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Politics

Macao disqualifies pro-democracy groups from legislative election

Three incumbents among about 20 candidates barred from September polls

Police officers raise the flags of China and Macao in the territory's Golden Lotus Square.   © Reuters

HONG KONG -- Macao's Electoral Affairs Commission on Friday disqualified all pro-democracy candidates seeking to run in the city's Sept. 12 legislative election.

Tong Hio Fong, the commission's chairman, told reporters at a hastily called news conference the body had found "evidence" to indicate that over 20 candidates were not qualified to participate in the election because they were "not upholding the Basic Law" and "not loyal" to the government of Macao.

The decision in the densely populated territory, known for its glitzy casinos, came at a time when Beijing is further tightening its control over social and political freedoms in neighboring Hong Kong, which has postponed its own legislative polls until Dec. 19.

When asked by the media what the evidence is, Tong said he had obtained "relevant information from the national security bureau" that enabled him to make the decision, but he refused to disclose any details, citing pending judicial procedures.

Tong did not mention any of the candidates by name, but all the current pan-democratic lawmakers intending to seek reelection -- Antonio Ng Kuok Cheong, Jose Maria Pereira Coutinho, and Sulu Sou Ka Hou -- were believed to be disqualified.

The New Macau Progressive Association -- a pro-democratic political group whose members include Sou, the youngest ever lawmaker to be elected in the previous election in 2017 -- said on its Facebook page that it have received an official notification from the election committee that all five of its candidates do "not enjoy the right to be elected." The political group said it is gathering more information while preparing for "further administrative and legal procedure."

Scott Chiang, seeking to succeed veteran pro-democracy legislator Au Kam San, said on his Facebook page that "the big stone has been dropped to kill the crabs," suggesting authorities were trying to shatter the pro-democracy camp's election hopes.

Macao's legislature consists of 33 members, but only 14 are elected by popular vote. In order to be candidates, legislators must go through a separate vetting process, but since the handover of sovereignty from Portugal to China in 1999, the pan-democratic camp, though small, has been allowed to participate in elections once every four years.

Of the remaining legislators, 12 are selected from functional constituencies based on five business and social groups, while seven are appointed by the chief executive.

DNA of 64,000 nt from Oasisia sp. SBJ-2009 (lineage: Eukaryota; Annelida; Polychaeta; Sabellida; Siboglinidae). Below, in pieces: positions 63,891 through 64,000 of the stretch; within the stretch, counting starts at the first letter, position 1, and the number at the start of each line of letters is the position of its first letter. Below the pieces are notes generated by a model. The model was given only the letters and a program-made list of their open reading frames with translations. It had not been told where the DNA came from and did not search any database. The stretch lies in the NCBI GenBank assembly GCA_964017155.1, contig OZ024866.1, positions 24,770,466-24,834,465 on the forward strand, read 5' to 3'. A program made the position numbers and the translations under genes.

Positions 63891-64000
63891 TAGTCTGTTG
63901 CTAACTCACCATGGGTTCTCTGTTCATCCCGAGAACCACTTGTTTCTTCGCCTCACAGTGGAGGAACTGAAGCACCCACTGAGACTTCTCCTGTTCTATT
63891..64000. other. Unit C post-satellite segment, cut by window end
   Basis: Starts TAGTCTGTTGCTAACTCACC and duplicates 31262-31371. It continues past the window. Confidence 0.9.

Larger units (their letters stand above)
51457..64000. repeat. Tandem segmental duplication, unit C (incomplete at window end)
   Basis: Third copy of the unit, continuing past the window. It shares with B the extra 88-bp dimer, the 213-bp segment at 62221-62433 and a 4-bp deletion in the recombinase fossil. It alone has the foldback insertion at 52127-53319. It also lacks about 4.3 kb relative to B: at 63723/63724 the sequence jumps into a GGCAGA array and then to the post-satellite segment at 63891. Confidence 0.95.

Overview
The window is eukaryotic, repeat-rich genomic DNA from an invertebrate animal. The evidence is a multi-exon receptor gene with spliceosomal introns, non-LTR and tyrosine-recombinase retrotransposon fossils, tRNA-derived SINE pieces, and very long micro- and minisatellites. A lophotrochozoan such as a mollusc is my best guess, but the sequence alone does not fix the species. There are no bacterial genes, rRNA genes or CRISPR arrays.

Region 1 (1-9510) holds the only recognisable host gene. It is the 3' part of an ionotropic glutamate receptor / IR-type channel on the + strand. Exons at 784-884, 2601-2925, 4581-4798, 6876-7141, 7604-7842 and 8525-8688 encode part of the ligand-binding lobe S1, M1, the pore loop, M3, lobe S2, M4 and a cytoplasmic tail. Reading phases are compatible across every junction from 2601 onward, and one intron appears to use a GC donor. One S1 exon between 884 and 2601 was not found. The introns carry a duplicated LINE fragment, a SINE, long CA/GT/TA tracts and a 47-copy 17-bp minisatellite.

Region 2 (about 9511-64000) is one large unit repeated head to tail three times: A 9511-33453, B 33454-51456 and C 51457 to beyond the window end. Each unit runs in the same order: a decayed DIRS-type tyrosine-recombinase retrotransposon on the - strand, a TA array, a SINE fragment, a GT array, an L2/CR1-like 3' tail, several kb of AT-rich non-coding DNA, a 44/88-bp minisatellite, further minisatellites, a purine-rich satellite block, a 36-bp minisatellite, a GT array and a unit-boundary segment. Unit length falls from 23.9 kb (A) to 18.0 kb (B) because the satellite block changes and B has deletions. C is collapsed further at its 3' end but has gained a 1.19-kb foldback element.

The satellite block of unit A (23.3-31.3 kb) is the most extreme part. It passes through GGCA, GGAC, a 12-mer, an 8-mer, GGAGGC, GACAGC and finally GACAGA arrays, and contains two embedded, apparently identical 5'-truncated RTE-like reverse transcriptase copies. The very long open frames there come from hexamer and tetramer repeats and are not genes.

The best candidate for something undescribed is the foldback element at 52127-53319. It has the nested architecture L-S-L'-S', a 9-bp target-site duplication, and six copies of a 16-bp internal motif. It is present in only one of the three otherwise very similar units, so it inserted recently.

Asked why the pro-democracy camp's narrow window for political participation has been slammed shut, Tong said the decision was "based on the issue of qualification examinations for this election." As to whether the decision was connected to the current political climate in China, the election committee head said it was "handled according to the law."

Both Macao and Hong Kong are supposed to be governed under the principle of "one country, two systems" whereby both operate under Chinese sovereignty but allowed a "high degree of autonomy." However, for historical reasons the Basic Laws, or constitutions, of the two territories differ fundamentally. While Hong Kong's constitution states an "ultimate aim" to eventually elect all members of the legislature through universal suffrage, Macao's Basic Law lacks such a statement.

Despite this objective, the democratic elements of Hong Kong's political system were reduced in an electoral overhaul initiated by the National People's Congress in China in March and later passed by the territory's legislature in the virtual absence of pro-democratic members, who were had either been disqualified or resigned,

Under the new system, the number of popularly elected seats in the legislature will be slashed to 20, making for only 22% of the total number of seats, compared to 57% in the last election in 2016. This will be the legislature's lowest directly elected proportion since the colonial era. The remaining seats will be assigned to the pro-Beijing Election Committee, as well as industry and social groups.

In addition, all candidates are required to pass two rounds of screening by national security bodies and the committee, also controlled by Beijing, to ensure they are "sufficiently patriotic," uphold the Basic Law, and show loyalty to the government.

A legislative election in Hong Kong was supposed to take place last September, but it was postponed for a year, with authorities citing the pandemic. Since then, the election system was overhauled and the election date was pushed back to Dec. 19, 2021.

Additional reporting by Cora Zhu

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